• The seventh day and the six working days: It is these three delineating markers—the holy, the light, and the embrace of the Torah by Israel—that come together to highlight what Shabbat represents. Shabbat is the final day of creation, a day distinguished from the rest of the week as much as the day is separated from the night, a day that is therefore holy, a day embraced by Israel that invokes sanctity of creation and the uniqueness of Israel.

But Havdalah marks not only the conclusion of the Shabbat. It also marks the beginning of the six working days, wherein the havdalah theme will be central to every day of the week—simply because there is prioritization in everything we do, just as there is value hierarchy and differentiation.

In other words, the havdalah in play when we recite Havdalah on Saturday night is not only a separation from Shabbat. It is at the same time a havdalah that introduces the workweek. In the course of that entire week to come, whether we realize it or not, we will be making clear choices. In a sense, each of those choices will be a kind of havdalah. From creation on, havdalah has been a feature of human life…and will certainly continue to be.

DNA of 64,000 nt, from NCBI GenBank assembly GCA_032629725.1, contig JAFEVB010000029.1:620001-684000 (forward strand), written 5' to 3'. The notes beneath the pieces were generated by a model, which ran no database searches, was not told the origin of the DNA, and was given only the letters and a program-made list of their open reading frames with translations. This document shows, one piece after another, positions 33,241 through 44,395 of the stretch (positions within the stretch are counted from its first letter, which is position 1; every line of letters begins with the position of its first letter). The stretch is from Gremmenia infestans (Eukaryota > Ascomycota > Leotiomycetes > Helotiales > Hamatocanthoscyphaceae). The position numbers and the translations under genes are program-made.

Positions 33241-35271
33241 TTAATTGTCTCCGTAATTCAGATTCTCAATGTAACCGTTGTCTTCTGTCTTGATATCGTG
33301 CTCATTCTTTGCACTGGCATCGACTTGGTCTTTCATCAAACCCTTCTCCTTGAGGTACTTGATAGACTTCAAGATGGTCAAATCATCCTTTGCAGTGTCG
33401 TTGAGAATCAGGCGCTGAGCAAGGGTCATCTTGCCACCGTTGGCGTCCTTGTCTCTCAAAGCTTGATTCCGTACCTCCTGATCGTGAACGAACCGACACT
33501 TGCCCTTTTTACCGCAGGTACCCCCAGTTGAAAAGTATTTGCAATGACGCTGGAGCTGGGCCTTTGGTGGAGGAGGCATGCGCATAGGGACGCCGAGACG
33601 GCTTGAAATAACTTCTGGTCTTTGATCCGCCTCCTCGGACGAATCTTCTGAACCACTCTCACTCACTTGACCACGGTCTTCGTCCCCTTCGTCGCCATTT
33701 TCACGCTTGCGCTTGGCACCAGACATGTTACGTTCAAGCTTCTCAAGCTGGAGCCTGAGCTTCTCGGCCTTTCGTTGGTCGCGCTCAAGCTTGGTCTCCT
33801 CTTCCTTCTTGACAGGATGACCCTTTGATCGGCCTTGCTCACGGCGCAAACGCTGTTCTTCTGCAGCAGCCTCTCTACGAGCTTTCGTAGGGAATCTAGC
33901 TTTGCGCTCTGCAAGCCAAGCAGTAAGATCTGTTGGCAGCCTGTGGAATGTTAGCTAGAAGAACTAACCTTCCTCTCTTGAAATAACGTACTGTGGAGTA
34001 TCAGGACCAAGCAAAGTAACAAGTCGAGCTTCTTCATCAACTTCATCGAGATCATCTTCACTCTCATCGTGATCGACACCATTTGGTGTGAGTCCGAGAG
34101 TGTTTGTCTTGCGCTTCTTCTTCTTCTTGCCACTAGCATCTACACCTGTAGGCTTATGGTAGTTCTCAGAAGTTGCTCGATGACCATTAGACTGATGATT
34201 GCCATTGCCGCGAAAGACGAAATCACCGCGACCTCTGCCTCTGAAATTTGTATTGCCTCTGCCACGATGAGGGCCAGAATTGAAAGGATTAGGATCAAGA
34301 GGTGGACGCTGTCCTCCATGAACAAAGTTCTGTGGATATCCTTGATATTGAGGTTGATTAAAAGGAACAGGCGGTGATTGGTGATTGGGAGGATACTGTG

1 Nathan Aviezer, In the Beginning: Biblical Creation and Science (Hoboken, NJ: KTAV, 1990), p. 7.
2 Ibid., pp. 9–12.
3 Ibid., p. 6.
4 Ibid.
5 Samson Raphael Hirsch, The Pentateuch Translated and Explained, trans. Isaac Levy (London: Isaac Levy, 1963), p. 9 (comment to Genesis 1:4).
6 Ibid.
7 Sefer Ha-innukh, mitzvah 244.
8 Samson Raphael Hirsch, Horeb: A Philosophy of Jewish Laws and Observances, trans. I. Grunfeld (1962; rpt. New York, London, and Jerusalem: Soncino Press, 2002), chap. 57, pp. 288–289. The transliterated word appears in Hebrew letters in the original.
9 Hirsch to Genesis 1:11–13 in The Pentateuch, p. 18.
10 Hirsch to Exodus 23:19 in The Pentateuch, pp. 408–409.
11 Ibid., p. 411.
12 Ibid.
13 B. Shabbat 31a.
14 See B. Shabbat 30a.
15 Sefer Ha-innukh, mitzvah 389.
16 Ibid.
17 There is really no satisfactory translation for tamei and tahor. Some have used the English pairs “impure and pure” or “unclean and clean,” but these do not accurately convey the meaning of these terms. I have therefore chosen to retain the Hebrew (in transliteration).
18 Rabbeinu Baḥya to Leviticus 10:9, s.v. yayin v’sheikhar al teisht.
19 Hirsch, Horeb, section 57 (end), p. 289.
20 Cf. Numbers 35:14.
21 I am referring to Rashi’s comment to Leviticus 11:47, s.v. bein ha-tamei u-vein ha-tahor, and cf. also his comment to Leviticus 20:25, s.v. v’hivdaltem bein ha-b’heimah ha-t’horah la-t’mei·ah.
22 Bereishit Rabbah 42:13.
23 Bereishit Rabbah 39:14.
24 Ḥayyim ibn Attar, Or Ha-ḥayyim to Deuteronomy 29:19–20, s.v. v’om’ro.